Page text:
Wednesday, February 24, 2016

From the Field: another house that doesn't suck

It's hard to believe that a blower door test could feel...if not routine, than not like a really big deal on just our third Passive project. I mean, that 0.6ACH50 target we learned about in Certified Passive House Consultant sounded so difficult-- more than ten times tighter than code-required!!--but, it turns out, with a builder like Evolutionary Home Builders and a sound airtightness strategy, it requires rigor but is predictably achievable. So for this blower door test, our rater, Jason LaFleur of EcoAchievers, suggested we put the call out to our Passive House Alliance (Chicago chapter) and USGBC-IL to see who would like to come witness it. And we had a great turnout!
Brandon Weiss of EHB (the tall one), me (center, with beer), and Jason of EcoAchievers (also with beer, speaking), warming up the crowd, while...
Lindsey of EcoAchievers gets the Red Door of Truth set up...
...for a good low reading--129 cfm!
So, what does that reading of 129cfm mean? Fundamentally, when Lindsey started the fan, she depressurized the house--sucking air out out it--so the leakage rate is telling us, when we get the pressure to the 50 Pascals baseline, that the sum of all leaks we have in the building envelope--all the windows, doors, plumbing and electrical penetrations, etc.--only allow 129 cfm to flow through them.

We calculate Air Changes per hour (that's the ACH) by multiplying our cfm reading by 60 to get cubic feet per hour, then dividing that by the house volume (18,991 cu. ft.) to get 0.41ACH50. Comfortably below the "old" 0.6ACH50 requirement. But with PHIUS+ we have a new way of expressing leakage, which is cfm of leakage per square foot of thermal envelope area. Simpler calculation: 129cfm/5664s.f. = 0.023. The PHIUS+ requirement is 0.05, so we're less than half of that--a very good result. Bravo Evolutionary Home Builders, and thanks to EcoAchievers for the testing!

Tuesday, February 23, 2016

From the Field: blue walls?

I'd like to share a few interesting products we're using on two projects currently in construction. Funny thing is, they're both blue, so it's an accidental theme here. The fist is Blueskin, a self-adhering membrane by Henry that is airtight, diffusion-open, and watertight. You can think of it as a heavy-duty, sticky WRB (water resistant barrier). We're using it on the Austin Gardens Environmental Education project as our primary air barrier and secondary drainage plane (the outside of the exterior rigid insulation will be the primary drainage plane):
Blueskin on the low volume behind--will wrap the tall walls too
And while we're at it, here are a couple shots of the interior space--really excited by this building in the park:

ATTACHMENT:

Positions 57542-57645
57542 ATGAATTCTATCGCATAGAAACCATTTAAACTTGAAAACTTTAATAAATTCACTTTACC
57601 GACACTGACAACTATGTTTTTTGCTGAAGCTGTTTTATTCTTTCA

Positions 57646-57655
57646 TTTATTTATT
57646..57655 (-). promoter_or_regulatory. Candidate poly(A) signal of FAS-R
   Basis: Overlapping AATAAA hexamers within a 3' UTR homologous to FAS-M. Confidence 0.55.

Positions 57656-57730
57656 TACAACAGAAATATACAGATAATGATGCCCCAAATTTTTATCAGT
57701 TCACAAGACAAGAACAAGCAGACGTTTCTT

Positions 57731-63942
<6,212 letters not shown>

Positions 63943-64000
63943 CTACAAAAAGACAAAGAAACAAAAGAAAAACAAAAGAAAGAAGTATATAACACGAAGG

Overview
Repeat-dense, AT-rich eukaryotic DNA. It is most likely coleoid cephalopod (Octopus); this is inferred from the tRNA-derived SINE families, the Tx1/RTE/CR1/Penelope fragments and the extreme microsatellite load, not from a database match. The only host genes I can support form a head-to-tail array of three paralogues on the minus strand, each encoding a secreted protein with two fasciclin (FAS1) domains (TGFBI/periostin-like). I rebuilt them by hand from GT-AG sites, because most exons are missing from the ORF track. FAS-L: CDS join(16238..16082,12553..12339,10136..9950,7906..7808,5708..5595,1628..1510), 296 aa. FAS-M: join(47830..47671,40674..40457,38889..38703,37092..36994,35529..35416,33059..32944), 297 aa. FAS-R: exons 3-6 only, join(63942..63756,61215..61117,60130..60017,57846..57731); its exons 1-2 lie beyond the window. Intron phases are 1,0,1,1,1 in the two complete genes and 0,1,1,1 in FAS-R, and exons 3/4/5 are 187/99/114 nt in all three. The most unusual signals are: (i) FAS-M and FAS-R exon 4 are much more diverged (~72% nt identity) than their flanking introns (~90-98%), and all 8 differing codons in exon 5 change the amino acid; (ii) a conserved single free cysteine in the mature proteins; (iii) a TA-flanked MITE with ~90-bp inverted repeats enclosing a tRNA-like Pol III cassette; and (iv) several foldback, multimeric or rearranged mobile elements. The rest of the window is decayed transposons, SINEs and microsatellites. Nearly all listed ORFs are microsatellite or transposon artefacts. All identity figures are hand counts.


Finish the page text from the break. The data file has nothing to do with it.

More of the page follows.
Looking west, with primary entry on the lower left, mechanical mezzanine above that.
Looking east, with secondary entrance on right, high window above.
The other project is our Passive (PHIUS+, in certification review) project in Hinsdale. It, too, has Blueskin, but it's being used as the primary WRB over the exterior insulation:
Blueskin WRB with furring strips for siding. Note the red at window bucks--that's Prosoco fluid-applied air barrier, the primary air barrier on the project.
Here's the beginning of the siding:
First siding pieces going up--working the details out. Colors were inspired by a sycamore tree on site. This will be more evident later...
The Hinsdale project just got "rocked" ("sheetrocked", a/k/a "drywalled",) a/k/a gypsum board installed. It's Certainteed's AirRenew, an exciting product because it actively cleans the air of formaldehyde and VOCs for decades, even under multiple coats of paint. While we (through our speciications) and the builder rigorously control the jobsite to avoid toxins (paints, sealants, caulks, panle goods, flooring, etc.), they come in on furniture, cosmetics, packaging, and so on. Our continuous ventilation system cleans the air, but the AirRenew helps as well.  Here's what it looks like installed and mudded:
AirRenew gypsum board throughout--a good choice for air quality.
We're really liking the compact, open plan space as it shapes up--I'll leave you with a video panning from east to west:


Wednesday, November 25, 2015

From the Field: new projects arising!

We have two new Passive projects in construction now, "Acorn Glaede" in Downers Grove, and a not-yet-named house in Hinsdale. They both started in the summer; Downers is a slab-on-grade, but Hinsdale has a full basement. Here are some compare-and-contrast images, starting with Hinsdale (we didn't get to the site before framing started):
on PHIUS tour--basement at Hinsdale; note 8" EPS outside exposed concrete foundation

The Architect considers the foundation-wall joint

2x6 framing with Zip sheathing as airtight layer, 5.25" EPS outboard, flush with exterior face of 2x12 bucks

South facade--seen from alley, garage to left begun

From northwest

East facade--the "modern farmhouse" look taking shape

Using Rosboro X-Beams: no-added formaldehyde glulams
Now for Downers Grove:

Frost-depth foundation with 8" exterior, 4" interior EPS; note separation of exterior porch with insulation--no thermal bridge

Closeup of corner

Slab poured, StegoWrap in place

Tom with initial color studies for prefinished color-mix on LP SmartSide siding

Walls going up! 2x6 wall framing; note 2x12 bucks at openings, like Hinsdale...a favorite detail

Second floor walls--that oak tree behind was a major driver of plan layout

View from Living Room through south windows to the other great oak tree

With owner and her parents...

Big bucks on the east wall

Capped out before the cold hit!

That's it for now--more to come as these get enclosed and finished!


As I prepare to head out of town for my favorite holiday, I've been thinking about gratitude. I have to credit my new-found meditation practice for an increased sense of appreciation of those around me and for my work. I've always had a sense of "mission" with my work--to do good for the environment and to create beauty in appreciation of nature wherever possible.